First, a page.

Experts point out the pandemic brought to the fore many challenges that international students had been facing for the past five years on American campuses. International student enrollment started to dip around 2016 in part due to more stringent immigration policies and deepening tensions between the U.S. and China. These geopolitical tensions have continued in the Biden administration, experts say.

Taylorbaker Dr Chan8Dr. Roy Chan, assistant professor of education at Lee University“That has caused concern at many colleges and universities because international students pay higher tuition fees and help cover the cost of campus resources. And of course, they add diversity as foreigners coming to the U.S.,” said Dr. Roy Chan, an assistant professor of education at Lee University and co-editor of the September 2021 book, Impacts of COVID-19 on International Students and the Future of Student Mobility.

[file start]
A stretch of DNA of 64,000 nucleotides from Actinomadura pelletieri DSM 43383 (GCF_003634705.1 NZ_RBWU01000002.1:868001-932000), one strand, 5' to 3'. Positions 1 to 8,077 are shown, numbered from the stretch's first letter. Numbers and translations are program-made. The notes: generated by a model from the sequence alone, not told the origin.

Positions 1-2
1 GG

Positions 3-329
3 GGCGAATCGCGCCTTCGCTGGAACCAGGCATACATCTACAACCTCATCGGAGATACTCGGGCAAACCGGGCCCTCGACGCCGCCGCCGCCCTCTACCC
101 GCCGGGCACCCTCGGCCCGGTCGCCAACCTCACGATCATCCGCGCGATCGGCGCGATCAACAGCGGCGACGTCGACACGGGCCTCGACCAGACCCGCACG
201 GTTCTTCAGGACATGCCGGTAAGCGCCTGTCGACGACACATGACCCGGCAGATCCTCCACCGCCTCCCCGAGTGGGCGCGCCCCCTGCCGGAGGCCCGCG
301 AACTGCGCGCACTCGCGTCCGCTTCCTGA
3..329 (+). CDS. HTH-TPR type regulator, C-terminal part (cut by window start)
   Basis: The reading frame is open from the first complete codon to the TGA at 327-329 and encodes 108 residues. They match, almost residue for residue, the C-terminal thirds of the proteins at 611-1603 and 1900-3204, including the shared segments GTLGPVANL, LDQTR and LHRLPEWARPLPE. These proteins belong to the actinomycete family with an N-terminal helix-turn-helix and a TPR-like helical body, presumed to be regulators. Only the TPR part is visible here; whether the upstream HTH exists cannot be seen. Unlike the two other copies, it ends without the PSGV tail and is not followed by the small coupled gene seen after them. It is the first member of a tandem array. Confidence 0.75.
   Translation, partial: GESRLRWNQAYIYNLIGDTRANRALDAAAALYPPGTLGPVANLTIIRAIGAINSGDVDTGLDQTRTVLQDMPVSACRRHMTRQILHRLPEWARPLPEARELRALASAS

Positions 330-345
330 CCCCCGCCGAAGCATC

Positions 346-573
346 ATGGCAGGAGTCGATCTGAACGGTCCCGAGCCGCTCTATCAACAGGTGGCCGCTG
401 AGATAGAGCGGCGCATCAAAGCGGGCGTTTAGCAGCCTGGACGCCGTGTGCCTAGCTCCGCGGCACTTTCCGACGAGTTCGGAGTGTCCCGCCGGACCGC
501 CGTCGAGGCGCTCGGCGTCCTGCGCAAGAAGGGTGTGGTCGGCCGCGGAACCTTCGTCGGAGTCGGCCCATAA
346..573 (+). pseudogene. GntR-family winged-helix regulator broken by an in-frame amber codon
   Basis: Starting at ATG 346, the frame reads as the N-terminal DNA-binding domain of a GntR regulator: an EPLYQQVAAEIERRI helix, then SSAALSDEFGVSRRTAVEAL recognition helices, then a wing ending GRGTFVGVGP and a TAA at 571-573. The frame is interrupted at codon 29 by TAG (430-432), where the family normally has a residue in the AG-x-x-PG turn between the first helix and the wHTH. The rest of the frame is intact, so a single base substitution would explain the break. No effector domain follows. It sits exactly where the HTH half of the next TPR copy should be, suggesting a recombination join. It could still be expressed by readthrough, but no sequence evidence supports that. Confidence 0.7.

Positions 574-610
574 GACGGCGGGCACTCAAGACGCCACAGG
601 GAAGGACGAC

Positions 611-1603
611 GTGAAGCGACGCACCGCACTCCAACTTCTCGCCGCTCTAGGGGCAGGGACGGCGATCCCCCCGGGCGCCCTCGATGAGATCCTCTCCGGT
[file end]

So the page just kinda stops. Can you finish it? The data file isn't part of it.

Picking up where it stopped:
Dr. Gil Latz, vice provost for global strategies and international affairs at OSU and a professor of geography, agreed with Chan that such problems have existed in American higher education for a while.

“Over the last 10 years or so, there’s been more discussion on how to more effectively integrate international students into curricular and co-curricular activity,” said Latz. “So, this is not a new question. And the fact that we are still asking that question indicates that I don’t think there is a great deal of satisfaction historically in our approach to it.”

Like many American campuses, when the pandemic hit the U.S. in March 2020, international student enrollment at OSU dropped. The Institute of International Education reported that total international student enrollment from fall 2019 to fall 2020 dropped 16% across U.S. colleges and universities. There was a 43% decline in new international student enrollment as thousands of people deferred their spots.